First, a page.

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Let us consider a polynomial $p\in \mathbb{Q}[x]$ with $p(\mathbb{Z})\subseteq \mathbb{Z}$, such that for each $a\in \mathbb{N},\,p(n)\equiv 0 \,(\text{ mod } a\,) $ has a solution for some $n\in \mathbb{Z}.$

Does this imply $p(n)=0$ for some $n\in \mathbb{Z}$ ?

Thanks in advance for any help.

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I claim that $f(x) = (x^3-3)(x^2-2)(x^2+2)(x^2+1)$ is a counterexample: for any nonzero integer $a$, we have $a \mid f(n)$ for some $n \in \mathbb{Z}$. However, it is clear that $f(n) \ne 0$ for all $n \in \mathbb{Z}$.

First, by the Chinese Remainder Theorem, it suffices to prove this in cases where $a$ is a prime power. Now, if $a = p$ is an odd prime, then at least one of $-1, 2, -2$ must be a quadratic residue $\pmod{p}$ since $-2 = (-1) \cdot 2$. Then, for example, if $n^2 \equiv -2 \pmod{p}$, then $p \mid n^2+2$ so $p \mid f(n)$; and similarly for the other cases. Now for example if $n^2 + 2 \equiv 0 \pmod{p}$, then in particular since $p$ is odd we have $2n \not\equiv 0 \pmod{p}$; therefore, by Hensel's lemma, for each $m > 0$ that implies that there exists $n' \equiv n \pmod{p}$ such that $(n')^2 + 2 \equiv 0 \pmod{p^m}$. This proves what we wanted in cases where $a$ is an odd prime power.

All that remains is to show the case $a = 2^m$. However, here the $x^3-3$ factor comes into play: set $g(x) = x^3 - 3$. Then since $g(1) = -2 \equiv 0 \pmod{2}$ and $g'(1) = 3 \not\equiv 0 \pmod{2}$, again by Hensel's lemma we get that for each $m$, there exists $n' \equiv 1 \pmod{2}$ such that $g(n') \equiv 0 \pmod{2^m}$, finishing the proof.

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    $\begingroup$ Come to think of it, $(2x-1)(3x-1)$ should also work: if $a$ is a prime power, then at least one of 2 or 3 has a multiplicative inverse $\pmod{a}$. The initial example has the advantages of being monic and of not even having any rational roots, though. $\endgroup$ – Daniel Schepler Jul 27 '18 at 17:01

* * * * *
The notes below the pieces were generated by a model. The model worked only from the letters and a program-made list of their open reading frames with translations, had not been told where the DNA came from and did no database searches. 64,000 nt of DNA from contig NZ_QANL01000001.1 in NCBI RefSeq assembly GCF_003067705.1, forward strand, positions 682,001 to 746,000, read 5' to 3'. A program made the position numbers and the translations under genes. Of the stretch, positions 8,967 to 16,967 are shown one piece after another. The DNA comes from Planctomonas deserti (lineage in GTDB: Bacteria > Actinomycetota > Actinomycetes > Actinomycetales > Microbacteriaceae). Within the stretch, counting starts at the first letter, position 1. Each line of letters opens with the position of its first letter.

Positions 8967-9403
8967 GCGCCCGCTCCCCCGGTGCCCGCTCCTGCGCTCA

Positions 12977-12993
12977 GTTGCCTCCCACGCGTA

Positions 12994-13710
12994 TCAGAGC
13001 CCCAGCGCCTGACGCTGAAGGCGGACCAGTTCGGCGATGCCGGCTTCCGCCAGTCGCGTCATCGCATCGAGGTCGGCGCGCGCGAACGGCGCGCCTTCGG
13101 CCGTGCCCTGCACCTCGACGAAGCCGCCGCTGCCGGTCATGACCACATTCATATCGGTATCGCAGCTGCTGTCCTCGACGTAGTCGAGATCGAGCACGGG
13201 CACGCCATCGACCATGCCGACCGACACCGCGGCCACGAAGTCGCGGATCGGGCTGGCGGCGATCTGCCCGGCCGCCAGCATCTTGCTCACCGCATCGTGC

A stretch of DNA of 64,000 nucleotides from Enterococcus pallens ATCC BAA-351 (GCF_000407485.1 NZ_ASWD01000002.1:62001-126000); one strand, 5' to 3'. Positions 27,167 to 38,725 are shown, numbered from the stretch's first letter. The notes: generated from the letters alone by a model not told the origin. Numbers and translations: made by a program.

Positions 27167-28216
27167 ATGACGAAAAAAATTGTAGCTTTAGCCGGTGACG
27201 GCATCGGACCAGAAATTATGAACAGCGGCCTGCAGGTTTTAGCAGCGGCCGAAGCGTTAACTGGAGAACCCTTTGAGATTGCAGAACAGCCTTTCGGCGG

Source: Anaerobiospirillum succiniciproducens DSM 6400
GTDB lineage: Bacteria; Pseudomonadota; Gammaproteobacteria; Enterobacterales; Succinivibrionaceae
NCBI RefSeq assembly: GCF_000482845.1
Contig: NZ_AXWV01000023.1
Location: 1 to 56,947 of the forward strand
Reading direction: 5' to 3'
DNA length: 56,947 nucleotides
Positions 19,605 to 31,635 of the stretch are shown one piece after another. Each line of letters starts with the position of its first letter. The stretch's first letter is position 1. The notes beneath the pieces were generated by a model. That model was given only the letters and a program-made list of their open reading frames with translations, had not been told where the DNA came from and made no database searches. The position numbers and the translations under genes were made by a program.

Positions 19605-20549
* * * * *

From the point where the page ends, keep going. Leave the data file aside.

• $\begingroup$ Hi, Daniel. Sorry to be late. Thanks for yours answer. But, I didn't get one part, i,e; how does it suffices to prove the result in case where $a$ is a prime power. Please allow me to explain. If $a \in \mathbb{N}$, then by UFT, $a=a_1 a_2 ...a_m$ for some $m \in \mathbb{N}$, where each $a_i$'s are prime power and coprime to each other. Now by CRT, if we have $f(n) \equiv 0 (\text{ mod } a_i)$ has solution for some $n \in \mathbb{N}$, then there exists some integer $x$ such that $x \equiv 0 (\text{ mod } a)$. But my confusion is that how can we say that $x$ is of the form $f(n)$? $\endgroup$ – Surajit Aug 1 '18 at 19:06
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    $\begingroup$ Choose $n_1$ such that $f(n_1) \equiv 0 \pmod{a_1}$, and choose $n_2$ such that $f(n_2) \equiv 0 \pmod{a_2}$, etc. Now, choose $n$ such that $n \equiv n_1 \pmod{a_1}$, $n \equiv n_2 \pmod{a_2}$, etc. Then $f(n) \equiv f(n_1) \equiv 0 \pmod{a_1}$, $f(n) \equiv f(n_2) \equiv 0 \pmod{a_2}$, etc. $\endgroup$ – Daniel Schepler Aug 1 '18 at 19:13

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